Environmental fast-tracking claims by industry exposed as false

11 Sep 2015

Keywords
  • biodiversity
  • climate change
  • great barrier reef
  • protected areas

A new analysis released today reveals that claims of savings from the Federal Government’s proposed amendments to fast-track environmental approvals cannot be believed.
 

Industry groups such as the Minerals Council of Australia (MCA) and the Australian Petroleum Production and Exploration Association (APPEA) have made the claims via a number of documents and reports. 
 
The so-called “one stop shop” proposal would strip away federal oversight of nationally significant environmental decisions. Federal Governments have previously used these oversight powers to stop State Governments from damaging iconic places such as the Great Barrier Reef and the Franklin River.
 
The new analysis from The Australia Institute for WWF-Australia comes on the eve of a Senate vote on amendments to the Environment Protection and Biodiversity Conservation Act that would create the “one stop shop” by handing sole approval powers to the states.
 
The analysis shows that reports commissioned by business lobby groups to justify the “one stop shop” are based on woefully inadequate economics and also finds that the Federal Government’s own report contains major methodological errors. 
 
The Federal Government’s modeling claimed $417m in cost savings from the watering down of environmental legislation, but was based on a number of projects that had already been abandoned, as they weren’t viable. This includes the Wandoan Coal Project in Queensland, and the Oakajee port and rail development in Western Australia.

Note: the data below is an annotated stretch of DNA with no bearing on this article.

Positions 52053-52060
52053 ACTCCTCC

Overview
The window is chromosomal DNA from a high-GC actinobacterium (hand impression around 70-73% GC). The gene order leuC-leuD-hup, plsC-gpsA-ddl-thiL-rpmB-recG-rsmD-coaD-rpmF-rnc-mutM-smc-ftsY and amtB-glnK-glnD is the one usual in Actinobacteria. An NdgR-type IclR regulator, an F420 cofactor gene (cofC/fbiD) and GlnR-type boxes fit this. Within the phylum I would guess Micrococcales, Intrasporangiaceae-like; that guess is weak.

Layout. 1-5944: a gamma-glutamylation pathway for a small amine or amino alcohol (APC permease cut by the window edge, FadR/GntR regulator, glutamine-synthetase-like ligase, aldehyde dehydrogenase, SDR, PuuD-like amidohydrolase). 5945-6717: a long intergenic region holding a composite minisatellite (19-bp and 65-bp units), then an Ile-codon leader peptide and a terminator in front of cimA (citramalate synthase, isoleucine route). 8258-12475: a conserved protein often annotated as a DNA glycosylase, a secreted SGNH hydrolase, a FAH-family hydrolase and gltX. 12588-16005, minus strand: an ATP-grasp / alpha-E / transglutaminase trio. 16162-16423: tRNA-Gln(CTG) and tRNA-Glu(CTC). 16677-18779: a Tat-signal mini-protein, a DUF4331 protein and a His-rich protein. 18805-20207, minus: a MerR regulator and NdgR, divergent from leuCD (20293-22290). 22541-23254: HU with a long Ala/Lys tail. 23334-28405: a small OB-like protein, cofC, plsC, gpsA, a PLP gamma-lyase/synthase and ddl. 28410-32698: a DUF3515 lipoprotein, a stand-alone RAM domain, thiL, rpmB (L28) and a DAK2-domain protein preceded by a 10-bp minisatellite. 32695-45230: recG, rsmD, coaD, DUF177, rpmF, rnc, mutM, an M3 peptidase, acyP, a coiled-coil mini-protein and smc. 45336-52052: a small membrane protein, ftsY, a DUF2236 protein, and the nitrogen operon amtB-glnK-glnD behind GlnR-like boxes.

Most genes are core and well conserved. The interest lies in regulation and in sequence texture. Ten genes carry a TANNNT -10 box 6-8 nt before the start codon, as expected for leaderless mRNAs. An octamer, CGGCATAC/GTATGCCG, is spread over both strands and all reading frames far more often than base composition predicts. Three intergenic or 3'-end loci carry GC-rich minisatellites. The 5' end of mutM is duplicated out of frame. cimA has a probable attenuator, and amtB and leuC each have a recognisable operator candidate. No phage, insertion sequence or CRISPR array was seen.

The analysis found three common attributes in all documents reviewed:

  • Most assume that all time spent under Commonwealth approval results in an equal delay to the project cash flows. This isn’t necessarily the case – many other aspects of project preparation, planning and financing occur concurrently.
  • They assume that all projects proposed are financially viable and will proceed immediately following approval. This isn’t the case. Many projects are cancelled or delayed after gaining approval due to changes in commodity prices or other considerations. For these projects, there is no time cost associated with EPBC referral.
  • None consider that there is economic value in conducting Commonwealth environmental approval. In fact, further assessment of environmental impacts often protects valuable environmental assets. 
  • WWF-Australia CEO Dermot O’Gorman said the new analysis exposed industry claims on the so-called cost savings as “misleading and deceptive”.
     
“If passed, these amendments will limit our ability nationally to protect the places and iconic creatures Australians love,” Mr O’Gorman said.
 
"The $417m in cost savings quoted by the Government to justify the One Stop Shop cannot be taken seriously because the Government’s own modelling is completely flawed.
 
“It deceptively overstates delay timeframes and includes projects which failed to even get off the ground.”
 
Mr O’Gorman called on all Senators to carefully examine this new analysis, before making a decision on whether to support the proposed legislation.

 
WWF-Australia Media Contact:

Daniel Rockett, National Media Manager, drockett@wwf.org.au, 0432 206 592

© Sian Breen / WWF-Aus

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